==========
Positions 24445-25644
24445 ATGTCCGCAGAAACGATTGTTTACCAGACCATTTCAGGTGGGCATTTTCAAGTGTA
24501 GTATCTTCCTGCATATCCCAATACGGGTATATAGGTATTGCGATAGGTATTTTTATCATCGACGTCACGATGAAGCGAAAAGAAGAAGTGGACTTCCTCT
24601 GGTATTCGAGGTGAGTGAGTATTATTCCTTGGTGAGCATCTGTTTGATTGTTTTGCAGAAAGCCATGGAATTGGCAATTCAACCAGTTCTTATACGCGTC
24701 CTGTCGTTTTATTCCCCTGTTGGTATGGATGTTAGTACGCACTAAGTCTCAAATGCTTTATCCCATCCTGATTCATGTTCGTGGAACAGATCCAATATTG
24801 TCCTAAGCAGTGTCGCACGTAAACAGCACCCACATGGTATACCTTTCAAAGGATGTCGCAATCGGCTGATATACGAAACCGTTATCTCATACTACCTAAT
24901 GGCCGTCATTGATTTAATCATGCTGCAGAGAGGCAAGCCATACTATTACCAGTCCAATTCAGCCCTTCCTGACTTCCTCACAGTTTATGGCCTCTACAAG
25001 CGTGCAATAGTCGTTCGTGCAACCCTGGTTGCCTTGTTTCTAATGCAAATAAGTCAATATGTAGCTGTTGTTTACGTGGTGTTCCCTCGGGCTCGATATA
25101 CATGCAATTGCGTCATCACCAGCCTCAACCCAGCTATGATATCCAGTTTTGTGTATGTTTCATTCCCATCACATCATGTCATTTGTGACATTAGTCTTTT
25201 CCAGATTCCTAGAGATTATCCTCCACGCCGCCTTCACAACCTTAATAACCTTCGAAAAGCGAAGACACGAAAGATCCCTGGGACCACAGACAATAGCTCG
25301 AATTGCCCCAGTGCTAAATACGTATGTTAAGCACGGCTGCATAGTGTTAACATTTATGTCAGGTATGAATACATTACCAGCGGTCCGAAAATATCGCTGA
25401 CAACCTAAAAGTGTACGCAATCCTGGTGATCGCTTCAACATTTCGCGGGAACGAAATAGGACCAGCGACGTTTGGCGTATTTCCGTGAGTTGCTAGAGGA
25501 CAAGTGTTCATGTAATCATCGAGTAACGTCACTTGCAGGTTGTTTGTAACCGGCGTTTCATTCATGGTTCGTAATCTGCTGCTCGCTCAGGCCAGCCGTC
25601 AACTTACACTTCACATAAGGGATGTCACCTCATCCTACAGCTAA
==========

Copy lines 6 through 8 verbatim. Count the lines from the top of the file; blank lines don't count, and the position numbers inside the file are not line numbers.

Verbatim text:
24801 TCCTAAGCAGTGTCGCACGTAAACAGCACCCACATGGTATACCTTTCAAAGGATGTCGCAATCGGCTGATATACGAAACCGTTATCTCATACTACCTAAT
24901 GGCCGTCATTGATTTAATCATGCTGCAGAGAGGCAAGCCATACTATTACCAGTCCAATTCAGCCCTTCCTGACTTCCTCACAGTTTATGGCCTCTACAAG
25001 CGTGCAATAGTCGTTCGTGCAACCCTGGTTGCCTTGTTTCTAATGCAAATAAGTCAATATGTAGCTGTTGTTTACGTGGTGTTCCCTCGGGCTCGATATA